7. CWO, That is exactly why my planned installation is an a833 with the original, (I think, 4.10) in my '56PU. And, with the 3.09 first, it will make starting a trailer much easier.
  8. The way I heard it: old fishermen never die, the just smell that way. Old truckers never die, etc.
  9. If you have the 260-7563 then this one: 260-14244 looks like a similar fit. But for some reason it is about 100 bucks more. the one you mentioned above is a single piston unit. Good luck on your hunt.
  10. That's why I suggested the math first. If the calculations show it's enough displacement, then it would be worth the work. It sounds like you just a little short of enough displacement, judging from the recorded symptoms. 1/8 more may do it. It still might be worth a try, IF the kit supplier will swap for you. not a lot of work to change if fittings and lines fit up ok. FWIW, I would never use a single piston master. Single res, serving two circuits is OK but not a single piston.
  11. That info makes it sound almost positively a volume issue. If the master was part of a kit, maybe the seller will swap for the 1 1/8" version. In any case, that would be my choice as it would require no line or fitting changes. But, a 1 1/4" would be a safer option. Maybe do some math and determine the volume needed to move the pistons in the calipers and rear brakes then compare that to that displaced by a 1 1/8 bore. If it is questionable, go for the bigger.
  12. I'd try reducing that to near 0 just to see what impact it has.If it is 1/8" at the piston, it may be too much. As long as the return port in the master is open when at rest it should be OK with reduced clearance. Depending on the linkage that may provide an inch . I see that it only has a 1.1 inch stroke, And assure that the linkage arrangement provides at least a 1.1 inch after the free play is taken up.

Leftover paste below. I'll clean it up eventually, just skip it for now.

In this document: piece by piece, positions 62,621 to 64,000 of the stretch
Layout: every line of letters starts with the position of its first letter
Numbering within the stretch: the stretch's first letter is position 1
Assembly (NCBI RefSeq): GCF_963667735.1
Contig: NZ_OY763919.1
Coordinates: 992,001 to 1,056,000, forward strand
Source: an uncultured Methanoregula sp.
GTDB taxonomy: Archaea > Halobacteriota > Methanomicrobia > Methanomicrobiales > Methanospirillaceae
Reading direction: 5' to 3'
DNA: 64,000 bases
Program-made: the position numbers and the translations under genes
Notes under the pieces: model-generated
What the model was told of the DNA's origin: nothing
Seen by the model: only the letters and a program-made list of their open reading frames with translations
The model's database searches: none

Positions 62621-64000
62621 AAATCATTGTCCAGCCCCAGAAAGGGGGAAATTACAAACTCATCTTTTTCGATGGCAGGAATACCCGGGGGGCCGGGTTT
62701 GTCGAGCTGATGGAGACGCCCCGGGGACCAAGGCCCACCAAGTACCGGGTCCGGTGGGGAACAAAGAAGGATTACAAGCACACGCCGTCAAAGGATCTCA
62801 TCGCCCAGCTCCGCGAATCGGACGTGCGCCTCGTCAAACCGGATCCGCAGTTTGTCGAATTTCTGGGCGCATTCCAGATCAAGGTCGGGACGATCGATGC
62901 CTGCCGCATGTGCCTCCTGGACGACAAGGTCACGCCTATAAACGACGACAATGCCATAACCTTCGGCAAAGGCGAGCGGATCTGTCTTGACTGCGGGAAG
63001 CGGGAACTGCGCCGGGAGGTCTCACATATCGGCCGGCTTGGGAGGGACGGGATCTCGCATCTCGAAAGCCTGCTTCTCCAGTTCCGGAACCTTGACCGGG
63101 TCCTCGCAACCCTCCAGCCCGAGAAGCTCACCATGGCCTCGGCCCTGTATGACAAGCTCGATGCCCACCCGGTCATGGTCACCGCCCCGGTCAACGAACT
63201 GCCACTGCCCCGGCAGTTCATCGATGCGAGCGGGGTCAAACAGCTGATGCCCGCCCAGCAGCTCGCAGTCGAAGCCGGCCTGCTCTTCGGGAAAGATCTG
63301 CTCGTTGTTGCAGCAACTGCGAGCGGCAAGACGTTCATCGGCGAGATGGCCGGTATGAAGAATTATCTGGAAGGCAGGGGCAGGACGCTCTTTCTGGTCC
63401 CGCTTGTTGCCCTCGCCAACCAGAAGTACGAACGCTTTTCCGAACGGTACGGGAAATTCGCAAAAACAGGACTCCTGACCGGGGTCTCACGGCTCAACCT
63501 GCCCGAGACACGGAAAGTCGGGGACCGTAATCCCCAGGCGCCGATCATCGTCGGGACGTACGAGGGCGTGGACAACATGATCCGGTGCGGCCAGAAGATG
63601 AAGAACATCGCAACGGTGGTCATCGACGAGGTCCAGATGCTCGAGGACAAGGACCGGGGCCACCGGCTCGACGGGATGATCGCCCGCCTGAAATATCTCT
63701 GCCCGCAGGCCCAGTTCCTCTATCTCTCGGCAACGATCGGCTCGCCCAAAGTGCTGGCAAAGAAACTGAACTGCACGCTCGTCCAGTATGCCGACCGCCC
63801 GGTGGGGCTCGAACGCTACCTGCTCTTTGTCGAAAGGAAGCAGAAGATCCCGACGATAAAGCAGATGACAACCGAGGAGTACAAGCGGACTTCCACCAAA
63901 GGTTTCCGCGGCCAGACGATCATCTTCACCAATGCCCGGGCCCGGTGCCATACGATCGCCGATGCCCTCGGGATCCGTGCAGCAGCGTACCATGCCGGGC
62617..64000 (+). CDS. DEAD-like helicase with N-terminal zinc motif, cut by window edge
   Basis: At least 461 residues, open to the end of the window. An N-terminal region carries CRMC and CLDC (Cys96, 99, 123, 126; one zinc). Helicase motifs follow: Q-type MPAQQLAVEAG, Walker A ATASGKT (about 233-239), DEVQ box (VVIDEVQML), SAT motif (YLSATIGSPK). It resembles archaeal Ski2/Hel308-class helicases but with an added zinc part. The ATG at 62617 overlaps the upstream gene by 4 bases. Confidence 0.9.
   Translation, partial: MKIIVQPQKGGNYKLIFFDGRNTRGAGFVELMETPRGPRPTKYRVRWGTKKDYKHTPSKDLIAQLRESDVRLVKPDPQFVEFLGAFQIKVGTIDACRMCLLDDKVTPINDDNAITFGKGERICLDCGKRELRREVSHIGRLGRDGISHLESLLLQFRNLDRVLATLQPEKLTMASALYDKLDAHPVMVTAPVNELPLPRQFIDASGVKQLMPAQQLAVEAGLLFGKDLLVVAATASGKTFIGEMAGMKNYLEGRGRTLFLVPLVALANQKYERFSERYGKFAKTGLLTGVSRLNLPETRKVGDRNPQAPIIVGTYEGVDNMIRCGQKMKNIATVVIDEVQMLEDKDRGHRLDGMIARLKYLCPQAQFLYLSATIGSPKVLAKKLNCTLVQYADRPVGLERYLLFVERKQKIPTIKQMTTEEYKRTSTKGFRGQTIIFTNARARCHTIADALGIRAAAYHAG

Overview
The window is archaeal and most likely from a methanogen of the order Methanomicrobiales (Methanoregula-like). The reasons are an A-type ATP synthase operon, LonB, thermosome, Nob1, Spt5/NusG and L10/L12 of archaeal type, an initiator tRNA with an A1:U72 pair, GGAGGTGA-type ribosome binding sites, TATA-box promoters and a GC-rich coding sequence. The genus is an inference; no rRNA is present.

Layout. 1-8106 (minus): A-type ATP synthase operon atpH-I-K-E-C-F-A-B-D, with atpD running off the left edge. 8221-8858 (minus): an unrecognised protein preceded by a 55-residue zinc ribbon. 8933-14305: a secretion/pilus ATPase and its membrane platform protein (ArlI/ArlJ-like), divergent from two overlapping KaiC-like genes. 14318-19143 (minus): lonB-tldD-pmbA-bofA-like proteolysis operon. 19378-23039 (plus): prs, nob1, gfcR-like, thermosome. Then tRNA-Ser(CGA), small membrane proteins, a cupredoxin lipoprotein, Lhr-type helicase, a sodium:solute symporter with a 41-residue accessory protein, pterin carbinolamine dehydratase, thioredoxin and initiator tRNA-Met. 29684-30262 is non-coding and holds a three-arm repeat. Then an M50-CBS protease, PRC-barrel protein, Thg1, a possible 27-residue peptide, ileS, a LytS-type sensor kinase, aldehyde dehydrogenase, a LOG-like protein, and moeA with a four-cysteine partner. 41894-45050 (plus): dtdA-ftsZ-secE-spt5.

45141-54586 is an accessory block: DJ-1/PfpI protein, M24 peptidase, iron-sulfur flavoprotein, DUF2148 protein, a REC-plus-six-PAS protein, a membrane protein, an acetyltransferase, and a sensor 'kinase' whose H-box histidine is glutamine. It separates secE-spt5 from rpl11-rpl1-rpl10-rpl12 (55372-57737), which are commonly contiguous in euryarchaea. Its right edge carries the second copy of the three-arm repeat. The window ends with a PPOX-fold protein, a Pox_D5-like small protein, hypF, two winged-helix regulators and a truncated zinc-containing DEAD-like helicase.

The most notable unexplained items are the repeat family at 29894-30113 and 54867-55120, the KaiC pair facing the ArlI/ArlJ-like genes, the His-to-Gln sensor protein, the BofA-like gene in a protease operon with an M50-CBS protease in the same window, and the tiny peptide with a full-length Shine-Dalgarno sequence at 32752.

13. I think I posted this before but: Have you confirmed the free play adjustment? Too much free play will result in lack of adequate stroke/fluid displacement also. and could cause the symptom you mentioned in another post, loss of pedal when either front or rear bleeder is . As a test, you could reduce free play to zero and see if it changes the symptoms. It seems odd that a company like Wilwood would offer a cylinder no bigger that 1 1/8" if larger is needed.
  14. I just took a look at eBay and found this: https://www.ebay.com/itm/DODGE-1951-1953-Pick-Up-Truck-Shop-Manual-CD-51-53/290463199700?hash=item43a0f4b1d4:g:440AAOSwkwVaU55J:sc:USPSFirstClass!74017!US!-1 Not good for my '56 but may work for you.
  15. Many years ago, (many, many years) I had a good friend that took all the tubes from my radio, broke the glass, removed the guts and soldered in the solid state components needed to replicate the functions of the tube. Sure wish he was still with us, d(U*d Cancer!